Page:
Perception Of The Athlete In Modern American Society

2059 words - 9 pages

Perception of the Athlete in Modern Society

As with all the paper topic categories involving different sorts of bodies, culture’s perception of the sports body has evolved over time, but not as much as one would think. When the Athenians started the Olympics several millenniums ago their ideal athlete was well built and muscular (so much so that participants in the games at that time performed naked so the crowd could admire their appearance as much as their ability to run, jump, etc…) which is not very different from what we picture the ideal athlete as today. Webster’s dictionary defines athlete as “Any one trained to contend in exercises requiring great physical agility and strength; ...view middle of the document...

Rodriguez earned a long list of sponsorships including Nike, Mercedes-Benz, and of course made the cover of the Wheaties cereal box along with appearing on countless magazines. Making more money for another team only made sense in the U.S.A where our sports have turned to businesses – yet very few Americans question the integrity of the athletes we love so much. Rodriguez broke the record for biggest contract ever by signing for 252 million dollars over 6 years for the Texas Rangers. The Rangers never made the postseason with A-Rod, but Rodriguez maintained his hall of fame form, winning an MVP award and a home run title. Rodriguez was later traded to the Yankees, playing on baseball’s biggest stage in New York where high expectations are standard.
Before ever hearing the words steroid and Alex Rodriguez in the same sentence ever happened, A-Rod’s image was forever tarnished when the public found out that: “A former Manhattan madam who supplied Eliot Spitzer with hookers also counted Yankee slugger Alex Rodriguez as a customer - and found him so charming she dated him herself for free, former employees of the call-girl agency tell the Daily News” (Rush, New York Daily News). Rodriguez’s image immediately turned negative, and from then on he would no longer receive the same admiration as a golden boy from the rest of the country that he had for the beginning of his career. A scandal involving Rodriguez rumoring that he cheated on his wife with pop star Madonna hasn’t helped his image either. The big question, now, has to pertain to how as a society we see our idols. Other celebrities such as actors and singers are probably more scrutinized for their each and every move by tabloids, but somehow this doesn’t seem to be as big of a deal then when an athlete wrongs us. Most of the country watches some sort of sporting event on a daily basis, we post bumper stickers of our favorite teams on our cars, we gather for dinner and drinks on Sundays for football or for big baseball or basketball games, and most importantly our children look up to these sports heroes – wearing their jerseys and imitating their styles of play in the backyard.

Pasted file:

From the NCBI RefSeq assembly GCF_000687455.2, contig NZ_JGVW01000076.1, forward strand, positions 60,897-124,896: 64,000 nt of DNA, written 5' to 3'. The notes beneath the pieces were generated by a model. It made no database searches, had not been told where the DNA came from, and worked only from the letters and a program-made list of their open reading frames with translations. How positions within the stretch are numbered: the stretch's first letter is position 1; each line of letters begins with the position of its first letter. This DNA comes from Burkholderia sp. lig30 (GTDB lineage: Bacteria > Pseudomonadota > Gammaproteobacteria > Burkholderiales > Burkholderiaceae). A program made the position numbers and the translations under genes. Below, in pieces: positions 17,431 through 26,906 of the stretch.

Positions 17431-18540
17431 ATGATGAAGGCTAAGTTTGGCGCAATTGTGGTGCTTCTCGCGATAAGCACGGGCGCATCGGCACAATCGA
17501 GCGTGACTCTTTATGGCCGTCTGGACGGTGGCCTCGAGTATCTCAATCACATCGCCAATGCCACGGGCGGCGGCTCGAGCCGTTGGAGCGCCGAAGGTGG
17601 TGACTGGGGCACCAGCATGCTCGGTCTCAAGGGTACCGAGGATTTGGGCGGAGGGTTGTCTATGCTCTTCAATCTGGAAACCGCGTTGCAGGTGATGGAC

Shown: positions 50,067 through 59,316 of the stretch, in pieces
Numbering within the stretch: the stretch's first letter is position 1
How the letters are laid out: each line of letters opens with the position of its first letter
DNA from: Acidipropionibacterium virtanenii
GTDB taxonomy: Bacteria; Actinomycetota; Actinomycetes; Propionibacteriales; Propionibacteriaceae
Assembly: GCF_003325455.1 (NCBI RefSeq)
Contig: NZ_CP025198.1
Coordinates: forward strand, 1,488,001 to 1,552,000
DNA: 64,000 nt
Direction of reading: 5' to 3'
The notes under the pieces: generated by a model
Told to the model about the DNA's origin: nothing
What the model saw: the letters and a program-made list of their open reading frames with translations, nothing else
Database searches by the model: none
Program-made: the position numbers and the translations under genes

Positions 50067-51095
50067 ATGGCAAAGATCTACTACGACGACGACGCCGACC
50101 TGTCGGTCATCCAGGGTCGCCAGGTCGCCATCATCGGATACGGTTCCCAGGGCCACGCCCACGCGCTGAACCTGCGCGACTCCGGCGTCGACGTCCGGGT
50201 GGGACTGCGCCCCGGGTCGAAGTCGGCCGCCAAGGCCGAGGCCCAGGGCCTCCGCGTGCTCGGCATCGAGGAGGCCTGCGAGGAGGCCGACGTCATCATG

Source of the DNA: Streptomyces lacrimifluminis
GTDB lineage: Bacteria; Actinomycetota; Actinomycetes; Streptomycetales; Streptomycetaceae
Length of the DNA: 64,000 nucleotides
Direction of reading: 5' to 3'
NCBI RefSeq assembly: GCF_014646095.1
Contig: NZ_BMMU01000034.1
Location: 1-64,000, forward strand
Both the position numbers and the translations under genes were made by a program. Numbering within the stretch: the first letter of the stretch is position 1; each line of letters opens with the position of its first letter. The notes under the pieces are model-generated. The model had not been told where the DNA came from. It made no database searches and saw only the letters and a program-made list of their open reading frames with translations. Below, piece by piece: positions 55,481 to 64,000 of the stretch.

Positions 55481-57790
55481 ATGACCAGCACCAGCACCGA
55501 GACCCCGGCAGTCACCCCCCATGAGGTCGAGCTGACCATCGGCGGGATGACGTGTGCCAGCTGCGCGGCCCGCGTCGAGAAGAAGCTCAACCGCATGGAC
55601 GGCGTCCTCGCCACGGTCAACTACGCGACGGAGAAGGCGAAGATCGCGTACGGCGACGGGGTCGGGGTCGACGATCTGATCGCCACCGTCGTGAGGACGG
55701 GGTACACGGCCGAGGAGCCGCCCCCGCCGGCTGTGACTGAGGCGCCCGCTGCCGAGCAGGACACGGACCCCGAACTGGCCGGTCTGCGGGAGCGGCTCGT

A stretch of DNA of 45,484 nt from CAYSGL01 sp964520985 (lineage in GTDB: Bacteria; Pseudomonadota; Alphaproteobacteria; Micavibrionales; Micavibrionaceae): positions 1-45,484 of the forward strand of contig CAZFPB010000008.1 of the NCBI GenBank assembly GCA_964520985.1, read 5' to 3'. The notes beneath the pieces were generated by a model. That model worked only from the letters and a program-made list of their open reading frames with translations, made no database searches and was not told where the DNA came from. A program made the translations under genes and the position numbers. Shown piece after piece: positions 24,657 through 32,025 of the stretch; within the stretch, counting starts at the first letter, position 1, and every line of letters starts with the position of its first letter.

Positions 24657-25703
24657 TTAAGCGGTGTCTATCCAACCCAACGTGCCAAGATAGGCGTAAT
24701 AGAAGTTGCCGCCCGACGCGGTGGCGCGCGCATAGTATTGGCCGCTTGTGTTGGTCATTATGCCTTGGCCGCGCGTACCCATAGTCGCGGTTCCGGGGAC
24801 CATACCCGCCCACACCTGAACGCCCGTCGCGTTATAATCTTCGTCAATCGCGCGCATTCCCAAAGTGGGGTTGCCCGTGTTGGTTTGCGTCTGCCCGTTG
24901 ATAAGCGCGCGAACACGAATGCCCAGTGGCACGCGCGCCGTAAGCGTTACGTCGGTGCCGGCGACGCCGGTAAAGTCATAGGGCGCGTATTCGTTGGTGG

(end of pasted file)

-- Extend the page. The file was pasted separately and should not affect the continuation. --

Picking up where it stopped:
When you hear that “Rodriguez's name appears on a list of 104 players who tested positive for performance-enhancing drugs in Major League Baseball's '03 survey testing, SI's sources say” (Roberts, Sports Illustrated) you can’t help but to wonder why we hold athletes in such high regard when almost three entire major league teams worth of players cheated six years ago. The biggest problem may be that Rodriguez was looked at as a player who in all likelihood wasn’t using performance enhancing drugs, which essentially means any player that we see as a sort of hero might in fact be cheating. Three of the top ten all time home run leaders (Bonds, Mark McGwire, and Rafael Palmeiro) have been found guilty of steroid use, along with Roger Clemens who many regarded as the greatest pitcher of all time. America’s image of...

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